One note at a time.

That’s how this is happening. One. Note. At.



As I get something down, I will at least have something to edit and chew on. But it’s just slow and painful. It amazes me how I can barf out 32 measures of something truly wonderful in one stinking night, with no indication when I sat down at the piano that anything was even percolating, and then months and months later, I’m still working on the rest of it. I have to remember to just play the left hand by itself, and make sure it stands on its own as pretty and fun to play. (This particular piece has a lot of melody in the left hand, and a lot of ping-pong between the hands as well. I didn’t plan that, but I’m very happy with it.)

I recall Jeff Schmidt, a favorite musician of mine, remarking that a lot of musical ideas were better off as shorts rather than people trying to pad them up into larger ideas. I’m not sure I agree with him — most things can be expanded nicely into larger ideas, and few truly great pieces of music are 32 measures long. It’s just that expanding an idea takes a hell of a lot more work than people want to admit. They came up with that great kernel of an idea quickly, and they want to rush through to the end in two weeks. Of course it ends up sounding like a great idea in a big box full of foam peanuts. Truly doing it justice would have taken possibly the better part of a year, which no one has the patience for.

I think of writing music as hunting up pretty shells and stones at the shore. You can find one gorgeous thing very quickly — and it’s fabulous. Wonderful. Prettiest thing you’ve ever seen. Now, you have to dig up a few things that go with it … and that’s when it slows way down. Because now, you’re not just looking for something pretty. It’s got to be pretty, and it’s got to go with what you found first. Suddenly, you have a filter in place — stuff that you dig up that would have been fantastic had you found it first now gets tossed because it doesn’t go with what you did find first.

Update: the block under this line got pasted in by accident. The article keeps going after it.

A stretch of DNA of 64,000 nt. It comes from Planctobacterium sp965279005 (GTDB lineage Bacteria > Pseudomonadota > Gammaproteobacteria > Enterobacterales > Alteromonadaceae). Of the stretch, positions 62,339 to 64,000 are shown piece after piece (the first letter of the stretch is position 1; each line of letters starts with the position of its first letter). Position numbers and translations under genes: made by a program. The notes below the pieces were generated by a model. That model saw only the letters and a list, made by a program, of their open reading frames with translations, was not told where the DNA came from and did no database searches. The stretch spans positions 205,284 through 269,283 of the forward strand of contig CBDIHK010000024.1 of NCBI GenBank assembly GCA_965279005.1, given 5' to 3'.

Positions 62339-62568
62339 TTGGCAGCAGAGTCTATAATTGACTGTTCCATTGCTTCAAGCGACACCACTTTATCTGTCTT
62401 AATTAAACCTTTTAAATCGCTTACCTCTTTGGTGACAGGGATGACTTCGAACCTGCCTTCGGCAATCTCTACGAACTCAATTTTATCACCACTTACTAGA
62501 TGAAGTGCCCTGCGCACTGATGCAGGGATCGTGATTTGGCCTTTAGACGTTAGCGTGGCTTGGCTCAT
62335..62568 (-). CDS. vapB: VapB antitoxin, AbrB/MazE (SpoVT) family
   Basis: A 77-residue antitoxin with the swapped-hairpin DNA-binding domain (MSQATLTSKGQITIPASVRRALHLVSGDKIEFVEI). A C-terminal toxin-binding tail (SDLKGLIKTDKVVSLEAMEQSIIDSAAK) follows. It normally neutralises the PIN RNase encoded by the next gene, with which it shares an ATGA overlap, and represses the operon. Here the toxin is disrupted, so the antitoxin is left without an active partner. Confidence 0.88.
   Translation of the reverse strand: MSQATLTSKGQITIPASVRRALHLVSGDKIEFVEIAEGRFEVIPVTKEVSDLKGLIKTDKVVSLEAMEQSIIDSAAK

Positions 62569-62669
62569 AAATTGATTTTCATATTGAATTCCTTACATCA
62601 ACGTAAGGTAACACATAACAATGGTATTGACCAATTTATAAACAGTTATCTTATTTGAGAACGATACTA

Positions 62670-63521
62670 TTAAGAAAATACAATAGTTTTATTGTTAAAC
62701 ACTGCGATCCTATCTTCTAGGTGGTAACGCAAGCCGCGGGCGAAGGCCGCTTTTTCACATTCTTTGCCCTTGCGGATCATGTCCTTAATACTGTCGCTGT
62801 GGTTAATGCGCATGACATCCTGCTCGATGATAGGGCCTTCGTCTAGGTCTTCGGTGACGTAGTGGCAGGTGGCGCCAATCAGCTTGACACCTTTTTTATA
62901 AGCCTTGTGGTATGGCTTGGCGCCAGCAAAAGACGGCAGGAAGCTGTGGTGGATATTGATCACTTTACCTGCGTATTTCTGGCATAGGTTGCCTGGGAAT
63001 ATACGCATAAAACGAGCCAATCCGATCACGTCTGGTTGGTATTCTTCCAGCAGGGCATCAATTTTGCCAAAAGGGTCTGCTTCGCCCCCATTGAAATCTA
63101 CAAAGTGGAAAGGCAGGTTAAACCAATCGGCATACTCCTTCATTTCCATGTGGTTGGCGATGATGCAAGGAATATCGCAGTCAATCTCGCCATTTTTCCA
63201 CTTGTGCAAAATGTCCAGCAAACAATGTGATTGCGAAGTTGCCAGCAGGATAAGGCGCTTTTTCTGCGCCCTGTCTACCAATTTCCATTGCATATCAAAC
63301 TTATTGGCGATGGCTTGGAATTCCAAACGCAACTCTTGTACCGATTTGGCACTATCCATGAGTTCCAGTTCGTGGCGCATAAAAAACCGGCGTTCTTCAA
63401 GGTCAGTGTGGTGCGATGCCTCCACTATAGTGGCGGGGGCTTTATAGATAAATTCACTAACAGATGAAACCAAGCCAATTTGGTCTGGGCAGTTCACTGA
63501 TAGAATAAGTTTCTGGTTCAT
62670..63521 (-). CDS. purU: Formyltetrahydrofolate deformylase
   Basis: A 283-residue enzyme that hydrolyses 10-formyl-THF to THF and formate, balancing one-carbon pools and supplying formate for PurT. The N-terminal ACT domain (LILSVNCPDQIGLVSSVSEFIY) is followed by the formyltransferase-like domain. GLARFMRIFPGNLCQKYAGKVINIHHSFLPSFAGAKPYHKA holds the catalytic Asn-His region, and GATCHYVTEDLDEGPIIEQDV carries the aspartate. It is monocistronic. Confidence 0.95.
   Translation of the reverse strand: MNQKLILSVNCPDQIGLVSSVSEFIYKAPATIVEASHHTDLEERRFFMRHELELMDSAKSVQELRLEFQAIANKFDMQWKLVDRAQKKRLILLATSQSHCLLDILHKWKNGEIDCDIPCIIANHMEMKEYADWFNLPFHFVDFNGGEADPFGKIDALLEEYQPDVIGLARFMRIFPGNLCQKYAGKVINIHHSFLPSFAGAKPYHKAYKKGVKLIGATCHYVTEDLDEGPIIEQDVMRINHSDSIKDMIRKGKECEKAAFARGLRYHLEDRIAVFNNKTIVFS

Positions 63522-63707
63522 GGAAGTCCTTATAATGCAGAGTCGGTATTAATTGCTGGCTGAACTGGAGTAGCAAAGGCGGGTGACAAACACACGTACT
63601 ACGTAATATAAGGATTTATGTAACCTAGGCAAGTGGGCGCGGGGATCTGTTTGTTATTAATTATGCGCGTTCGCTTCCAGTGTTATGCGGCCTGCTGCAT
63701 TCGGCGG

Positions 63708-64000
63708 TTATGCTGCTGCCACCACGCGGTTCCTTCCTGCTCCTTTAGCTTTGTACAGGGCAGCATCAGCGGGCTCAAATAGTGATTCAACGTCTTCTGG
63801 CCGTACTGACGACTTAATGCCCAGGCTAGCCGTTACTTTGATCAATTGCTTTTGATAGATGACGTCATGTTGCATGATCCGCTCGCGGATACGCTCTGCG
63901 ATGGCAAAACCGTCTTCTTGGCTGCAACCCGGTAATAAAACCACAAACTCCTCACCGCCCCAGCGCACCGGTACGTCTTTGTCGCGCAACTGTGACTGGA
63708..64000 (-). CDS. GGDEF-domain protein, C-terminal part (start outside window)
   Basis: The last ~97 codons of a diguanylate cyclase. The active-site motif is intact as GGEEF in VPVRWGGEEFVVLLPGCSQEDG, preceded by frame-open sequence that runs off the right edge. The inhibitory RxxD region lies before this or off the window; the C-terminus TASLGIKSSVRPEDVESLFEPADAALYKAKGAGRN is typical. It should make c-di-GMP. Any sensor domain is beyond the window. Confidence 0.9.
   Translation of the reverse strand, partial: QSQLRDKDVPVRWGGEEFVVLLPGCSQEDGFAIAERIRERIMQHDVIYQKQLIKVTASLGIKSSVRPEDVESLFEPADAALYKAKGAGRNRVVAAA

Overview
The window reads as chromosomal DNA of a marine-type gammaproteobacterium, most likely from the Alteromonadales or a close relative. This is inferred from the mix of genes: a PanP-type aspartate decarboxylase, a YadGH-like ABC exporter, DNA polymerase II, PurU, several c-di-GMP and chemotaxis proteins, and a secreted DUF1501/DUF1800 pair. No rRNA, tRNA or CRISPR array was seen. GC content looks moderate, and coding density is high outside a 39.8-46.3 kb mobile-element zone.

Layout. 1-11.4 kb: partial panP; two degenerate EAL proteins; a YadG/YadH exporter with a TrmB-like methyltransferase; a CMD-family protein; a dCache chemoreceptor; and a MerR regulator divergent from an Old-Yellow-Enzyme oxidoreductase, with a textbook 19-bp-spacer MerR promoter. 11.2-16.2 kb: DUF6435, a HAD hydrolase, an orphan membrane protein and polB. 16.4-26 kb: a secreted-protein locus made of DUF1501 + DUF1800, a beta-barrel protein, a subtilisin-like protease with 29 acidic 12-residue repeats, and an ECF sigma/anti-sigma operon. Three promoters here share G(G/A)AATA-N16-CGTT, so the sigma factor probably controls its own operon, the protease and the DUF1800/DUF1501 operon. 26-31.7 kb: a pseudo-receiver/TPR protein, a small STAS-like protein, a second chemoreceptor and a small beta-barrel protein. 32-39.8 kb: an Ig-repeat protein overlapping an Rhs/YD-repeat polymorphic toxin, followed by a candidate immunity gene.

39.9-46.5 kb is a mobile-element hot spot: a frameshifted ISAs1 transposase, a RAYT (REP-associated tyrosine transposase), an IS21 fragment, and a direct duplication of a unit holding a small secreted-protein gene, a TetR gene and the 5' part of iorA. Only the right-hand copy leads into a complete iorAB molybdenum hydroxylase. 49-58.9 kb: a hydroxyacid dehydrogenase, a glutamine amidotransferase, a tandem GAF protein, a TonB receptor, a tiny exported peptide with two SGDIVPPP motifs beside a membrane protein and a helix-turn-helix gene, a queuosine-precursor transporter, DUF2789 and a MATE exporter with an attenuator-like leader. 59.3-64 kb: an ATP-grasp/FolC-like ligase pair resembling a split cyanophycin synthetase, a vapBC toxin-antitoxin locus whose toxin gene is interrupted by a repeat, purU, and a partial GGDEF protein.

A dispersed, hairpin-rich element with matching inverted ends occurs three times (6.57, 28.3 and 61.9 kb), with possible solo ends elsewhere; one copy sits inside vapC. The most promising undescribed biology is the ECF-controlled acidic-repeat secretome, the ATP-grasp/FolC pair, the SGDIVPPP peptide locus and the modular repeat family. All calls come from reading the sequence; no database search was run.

Of course it slows down at that point! You are no longer looking for anything — you’re looking for something in particular. You just have to keep going. Maybe write down the other stuff you dig up in the meantime, because it might be a nice kernel for something else in the future. But for now … just keep digging.

And it can be scary, because — which I’m feeling right now — sometimes you dig up something that’s so jaw-droppingly stunning that you haven’t a clue how some chucklehead like you me can do it justice. Then, you I freak out and psyche yourmyself out. Very annoying.

This is a big part of why I’m happy to do this as a hobby and not a day job. I cannot imagine doing this full time. I love having the ability to take my time and get it just right, allowing just my own native obsessiveness to motivate me instead of a fear of not making rent. Not only is my own bullheadedness fairly powerful compared to most other people’s fear, but fear tends to destroy any creativity I have. When I fear for my financial stability, I accomplish nothing whatsoever except the production of sweat and bad dreams. I’d encourage just about any musician or composer anywhere — any artist actually — to do something else for a living. Maybe it can be related to what you do creatively — no reason for it not to be. If you’re a painter, go ahead and design websites for a living or work in advertising. You’re still doing bright, colorful stuff related to your creative love, plus you have health insurance and can make rent. And you have the rest of your day and weekends to do what you love, and the time and security to really get it right.